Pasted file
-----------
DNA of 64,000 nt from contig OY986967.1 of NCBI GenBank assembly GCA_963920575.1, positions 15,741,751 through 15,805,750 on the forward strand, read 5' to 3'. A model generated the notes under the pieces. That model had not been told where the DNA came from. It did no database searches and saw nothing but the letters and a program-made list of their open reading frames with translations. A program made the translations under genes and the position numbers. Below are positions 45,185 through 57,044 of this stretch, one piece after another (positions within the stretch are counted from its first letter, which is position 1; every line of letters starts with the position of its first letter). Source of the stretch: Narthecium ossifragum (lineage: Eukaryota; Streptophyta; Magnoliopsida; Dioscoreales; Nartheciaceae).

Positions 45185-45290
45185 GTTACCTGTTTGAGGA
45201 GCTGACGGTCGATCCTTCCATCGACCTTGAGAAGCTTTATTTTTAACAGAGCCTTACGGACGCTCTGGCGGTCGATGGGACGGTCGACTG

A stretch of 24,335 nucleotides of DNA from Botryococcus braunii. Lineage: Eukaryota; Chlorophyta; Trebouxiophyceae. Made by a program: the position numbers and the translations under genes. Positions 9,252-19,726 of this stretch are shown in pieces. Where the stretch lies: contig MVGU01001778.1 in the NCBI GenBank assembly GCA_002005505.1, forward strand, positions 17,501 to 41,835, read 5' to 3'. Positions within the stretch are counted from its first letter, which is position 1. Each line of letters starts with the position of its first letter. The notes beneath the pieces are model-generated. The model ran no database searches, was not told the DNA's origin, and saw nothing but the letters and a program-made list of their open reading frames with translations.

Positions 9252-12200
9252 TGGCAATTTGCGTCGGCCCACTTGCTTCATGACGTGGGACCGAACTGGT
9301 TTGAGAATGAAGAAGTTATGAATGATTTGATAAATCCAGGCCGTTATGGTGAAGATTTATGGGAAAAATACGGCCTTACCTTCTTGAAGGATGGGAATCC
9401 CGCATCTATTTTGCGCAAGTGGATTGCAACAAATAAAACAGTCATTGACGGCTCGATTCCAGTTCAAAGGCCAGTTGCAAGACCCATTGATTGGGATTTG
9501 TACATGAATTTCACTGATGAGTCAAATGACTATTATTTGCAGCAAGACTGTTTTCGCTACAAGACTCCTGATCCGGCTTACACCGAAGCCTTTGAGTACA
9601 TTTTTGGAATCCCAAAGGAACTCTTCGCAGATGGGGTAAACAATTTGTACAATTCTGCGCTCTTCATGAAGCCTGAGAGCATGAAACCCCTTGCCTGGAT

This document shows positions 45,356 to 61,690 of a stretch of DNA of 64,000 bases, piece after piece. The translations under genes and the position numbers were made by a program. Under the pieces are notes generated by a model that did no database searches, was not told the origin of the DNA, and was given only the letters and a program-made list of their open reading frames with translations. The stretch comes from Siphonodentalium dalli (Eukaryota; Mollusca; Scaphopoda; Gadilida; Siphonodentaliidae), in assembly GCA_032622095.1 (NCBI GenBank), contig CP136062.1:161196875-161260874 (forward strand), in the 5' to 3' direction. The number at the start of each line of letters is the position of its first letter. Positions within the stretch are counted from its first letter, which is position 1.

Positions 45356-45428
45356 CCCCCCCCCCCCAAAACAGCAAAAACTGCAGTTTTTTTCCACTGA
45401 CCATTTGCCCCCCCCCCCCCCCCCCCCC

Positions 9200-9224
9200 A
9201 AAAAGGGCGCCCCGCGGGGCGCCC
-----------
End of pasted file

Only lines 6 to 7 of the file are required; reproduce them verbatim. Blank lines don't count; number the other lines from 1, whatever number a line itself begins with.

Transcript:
Positions 9252-12200
9252 TGGCAATTTGCGTCGGCCCACTTGCTTCATGACGTGGGACCGAACTGGT